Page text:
Tuesday, February 26, 2013

"The Music Beat: For the Love of the Song, Humble Beginnings" by Jeanne Jasperse

This article is from the January 2013 issue of KC Stage

Eleven years ago, Frank Hicks and some buddies were kickin' it back at the chopper shop, sippin' on a few cold ones on a Saturday afternoon and listening to the tunes of some friends that happened to have a band. What an inauspicious start to what has now become an award winning legacy to the local, regional, and national music scene here in Kansas City.

"This was never supposed to be an extension of the Grand Emporium scene," said Hicks. "All I wanted to do was provide a place down at the motorcycle shop for my friends to gather between 12 and 6 on Saturdays to have a few beers and listen to some friends playing music." Nevertheless, the concept kind of grew, and how!

Free beer gets kind of expensive, so Frank decided to check into a liquor license. Qualms about it being a "biker bar" were squelched early on from the stellar reputation of the people that hung out and a shared love of motorcycles. No one percenters here, and soon just being open on Saturdays expanded and more local bands were getting paying gigs and bigger audiences, and so Knuckleheads was born.

Comfort for the artist was first and foremost in Frank's mind as he was expanding and rearranging the place. If something needed to be built, he built it. There was no rhyme or reason, it just needed to be done, and it all centered around the music. This is a listening venue, much to the relief of the musician, and they are pleasantly surprised by some of the amenities available to a musician on the road. When you are on tour, who thinks about the dull everyday stuff you have to do such as, say, laundry? A lot of artists hit the road crammed into a van with instruments spending hour upon hour watching the white lines on the highway. You get to a gig, do a sound check, and you still have several hours to kill before you can take that stage. (I've been there and it is NOT fun!) So, Frank decided to build a laundry room and showers and such to help them out. When asked what would help musicians on the road, the feedback was overwhelming. Clean hotel rooms would be nice for once. A nice green room would be a change. A good solid stage, good sound, good house equipment, and at every turn, Frank built what was needed. What started out as the motorcycle showroom floor is now the main stage inside. There is a smaller more intimate room called the Retro Lounge that was built with a smaller stage and close seating. Now there is also a big outdoor stage when weather permits. When asked if he had ever had all three stages going at once, he said, "Well, once it happened."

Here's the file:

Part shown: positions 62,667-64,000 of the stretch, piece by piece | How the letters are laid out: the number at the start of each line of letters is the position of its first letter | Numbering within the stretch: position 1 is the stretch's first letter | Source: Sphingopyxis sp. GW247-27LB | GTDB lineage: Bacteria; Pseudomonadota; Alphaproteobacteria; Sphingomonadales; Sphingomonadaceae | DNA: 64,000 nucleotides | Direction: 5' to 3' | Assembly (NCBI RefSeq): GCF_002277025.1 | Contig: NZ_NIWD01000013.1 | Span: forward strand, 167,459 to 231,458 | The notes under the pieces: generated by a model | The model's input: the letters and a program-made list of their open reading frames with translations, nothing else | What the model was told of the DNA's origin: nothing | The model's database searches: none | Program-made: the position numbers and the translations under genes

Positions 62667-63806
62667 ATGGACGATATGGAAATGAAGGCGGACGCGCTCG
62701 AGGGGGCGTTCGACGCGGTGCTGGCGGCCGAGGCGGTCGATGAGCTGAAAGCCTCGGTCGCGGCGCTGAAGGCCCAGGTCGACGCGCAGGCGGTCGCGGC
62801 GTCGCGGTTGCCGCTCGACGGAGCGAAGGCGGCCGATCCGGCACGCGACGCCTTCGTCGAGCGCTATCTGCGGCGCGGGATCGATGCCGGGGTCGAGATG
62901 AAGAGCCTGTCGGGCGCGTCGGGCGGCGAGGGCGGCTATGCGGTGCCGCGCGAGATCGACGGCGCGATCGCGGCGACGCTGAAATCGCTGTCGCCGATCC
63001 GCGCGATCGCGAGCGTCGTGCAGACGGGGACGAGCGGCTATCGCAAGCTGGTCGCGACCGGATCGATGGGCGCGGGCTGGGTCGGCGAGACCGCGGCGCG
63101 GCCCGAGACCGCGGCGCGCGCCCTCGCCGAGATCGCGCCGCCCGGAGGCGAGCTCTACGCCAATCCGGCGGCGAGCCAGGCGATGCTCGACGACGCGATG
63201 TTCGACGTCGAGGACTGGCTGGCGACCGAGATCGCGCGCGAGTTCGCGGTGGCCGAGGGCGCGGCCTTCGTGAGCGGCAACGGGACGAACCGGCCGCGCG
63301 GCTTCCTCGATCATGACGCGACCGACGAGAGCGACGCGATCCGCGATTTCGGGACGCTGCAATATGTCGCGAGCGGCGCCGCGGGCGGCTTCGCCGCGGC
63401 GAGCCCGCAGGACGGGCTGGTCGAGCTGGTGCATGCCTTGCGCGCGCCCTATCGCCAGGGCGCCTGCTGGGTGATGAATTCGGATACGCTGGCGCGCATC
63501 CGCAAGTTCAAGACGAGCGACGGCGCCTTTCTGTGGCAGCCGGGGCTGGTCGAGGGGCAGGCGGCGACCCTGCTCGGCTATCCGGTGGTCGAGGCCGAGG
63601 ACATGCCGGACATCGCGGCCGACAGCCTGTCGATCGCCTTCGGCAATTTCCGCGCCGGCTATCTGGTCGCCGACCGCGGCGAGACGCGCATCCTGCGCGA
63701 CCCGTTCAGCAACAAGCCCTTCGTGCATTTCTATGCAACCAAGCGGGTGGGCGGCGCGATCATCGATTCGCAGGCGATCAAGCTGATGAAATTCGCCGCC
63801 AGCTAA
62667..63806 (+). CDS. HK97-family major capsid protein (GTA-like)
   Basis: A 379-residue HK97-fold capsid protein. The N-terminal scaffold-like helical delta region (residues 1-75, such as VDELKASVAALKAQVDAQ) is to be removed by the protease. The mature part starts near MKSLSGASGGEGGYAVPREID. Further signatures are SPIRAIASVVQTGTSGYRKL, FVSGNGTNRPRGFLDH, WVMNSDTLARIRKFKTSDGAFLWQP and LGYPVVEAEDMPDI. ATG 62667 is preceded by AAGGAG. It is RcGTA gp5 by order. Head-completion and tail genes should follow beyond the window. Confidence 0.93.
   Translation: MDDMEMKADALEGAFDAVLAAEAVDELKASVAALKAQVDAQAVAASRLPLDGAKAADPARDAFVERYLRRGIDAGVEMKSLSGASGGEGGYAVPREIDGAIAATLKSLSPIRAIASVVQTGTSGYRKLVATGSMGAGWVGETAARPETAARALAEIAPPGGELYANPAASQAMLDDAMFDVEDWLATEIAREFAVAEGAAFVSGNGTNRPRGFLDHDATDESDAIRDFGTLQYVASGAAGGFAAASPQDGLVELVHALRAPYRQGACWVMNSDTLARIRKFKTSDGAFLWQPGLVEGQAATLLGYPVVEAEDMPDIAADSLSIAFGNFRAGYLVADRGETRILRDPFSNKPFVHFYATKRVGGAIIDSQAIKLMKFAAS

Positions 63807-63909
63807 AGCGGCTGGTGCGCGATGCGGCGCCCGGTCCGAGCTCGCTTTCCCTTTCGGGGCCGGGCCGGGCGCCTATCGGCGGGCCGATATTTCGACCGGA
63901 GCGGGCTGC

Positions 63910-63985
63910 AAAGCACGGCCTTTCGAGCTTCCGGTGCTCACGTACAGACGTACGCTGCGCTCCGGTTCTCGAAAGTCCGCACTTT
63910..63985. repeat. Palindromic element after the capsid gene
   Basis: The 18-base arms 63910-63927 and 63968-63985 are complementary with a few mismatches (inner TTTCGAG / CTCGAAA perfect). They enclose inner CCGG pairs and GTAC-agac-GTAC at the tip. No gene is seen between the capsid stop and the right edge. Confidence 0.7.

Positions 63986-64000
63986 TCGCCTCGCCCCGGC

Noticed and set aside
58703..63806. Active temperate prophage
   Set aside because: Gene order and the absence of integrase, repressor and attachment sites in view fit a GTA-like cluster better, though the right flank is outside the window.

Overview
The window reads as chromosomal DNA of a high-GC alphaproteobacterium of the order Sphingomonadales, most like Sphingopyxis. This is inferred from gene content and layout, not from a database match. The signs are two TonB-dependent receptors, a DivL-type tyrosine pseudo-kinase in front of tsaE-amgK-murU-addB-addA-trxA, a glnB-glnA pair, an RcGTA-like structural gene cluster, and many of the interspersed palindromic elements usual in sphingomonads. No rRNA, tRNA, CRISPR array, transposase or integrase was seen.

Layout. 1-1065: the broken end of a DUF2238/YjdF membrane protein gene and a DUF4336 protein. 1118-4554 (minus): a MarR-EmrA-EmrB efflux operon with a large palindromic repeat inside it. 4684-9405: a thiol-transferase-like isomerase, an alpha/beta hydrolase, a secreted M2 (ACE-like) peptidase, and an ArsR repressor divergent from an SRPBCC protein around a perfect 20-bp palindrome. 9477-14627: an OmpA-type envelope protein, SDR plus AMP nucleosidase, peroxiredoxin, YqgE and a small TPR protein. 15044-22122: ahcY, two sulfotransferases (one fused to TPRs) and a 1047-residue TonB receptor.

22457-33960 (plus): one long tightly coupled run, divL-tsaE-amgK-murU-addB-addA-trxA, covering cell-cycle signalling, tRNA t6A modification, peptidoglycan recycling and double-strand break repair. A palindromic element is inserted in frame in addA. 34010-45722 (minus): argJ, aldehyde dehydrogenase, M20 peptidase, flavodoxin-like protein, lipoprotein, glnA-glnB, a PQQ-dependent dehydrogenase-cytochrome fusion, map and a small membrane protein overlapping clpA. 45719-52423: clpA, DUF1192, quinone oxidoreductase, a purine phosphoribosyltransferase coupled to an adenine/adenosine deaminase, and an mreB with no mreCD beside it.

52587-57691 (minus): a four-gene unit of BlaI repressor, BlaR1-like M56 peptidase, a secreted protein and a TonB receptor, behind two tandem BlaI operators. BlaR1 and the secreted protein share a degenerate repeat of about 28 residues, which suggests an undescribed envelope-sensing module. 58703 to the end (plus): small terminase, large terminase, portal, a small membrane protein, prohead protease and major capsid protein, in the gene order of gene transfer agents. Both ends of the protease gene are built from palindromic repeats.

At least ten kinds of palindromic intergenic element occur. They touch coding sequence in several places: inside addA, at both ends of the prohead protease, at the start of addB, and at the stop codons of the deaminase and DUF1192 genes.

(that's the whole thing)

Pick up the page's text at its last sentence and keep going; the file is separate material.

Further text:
No doubt that this is a listening room! There is a huge sign onstage during performances that ask the audience to turn off cell phones and take loud conversations elsewhere. What a great touch, in my opinion. Frank agrees when asked why go to hear music when all you do is talk over it anyway? No wonder this place is a favorite place for an on the road writer or band. The list of nationally known acts is endless, and the support of local music is impressive. All you have to do is look at the walls and all the pictures lining them as if the wallpaper were an 8 by 10 glossy quilt.

When asked about his musical upbringing, Frank admits he is not a musician, but he does know quality when he hears it. Being inundated with CD's on a daily basis, though, is not an easy thing to wade through when looking for new stuff. Frank is not adverse to suggestions; but again, he is also there to hear the show, so if you see him hanging around, it might be best to wait till after the show to say something. "Artists deserve respect," is a good motto to live by.

The genres of music cover the spectrum, so you may be pleasantly surprised at whom you might see coming up. Frank has also shown major support by hosting benefits for local musicians who need help with cancer treatment expenses to several not-for-profit organizations needing to host a benefit. Knuckleheads is located at 2715 Rochester in Kansas City, Mo. You can check out the website, Knuckleheadskc.com, for ticket prices, upcoming shows, and start times. Some of these shows are posted well in advance, and there is music just about every night of the week. You can also call them at (816) 483-6407.

Oh yeah ... that group of friends that started it all by just happen to having a band? They are now called Trampled Under Foot.

Next month, the music of KKFI – just in time for their 25th anniversary. You can reach Jeanne Jasperse via Facebook or on KKFI.org.

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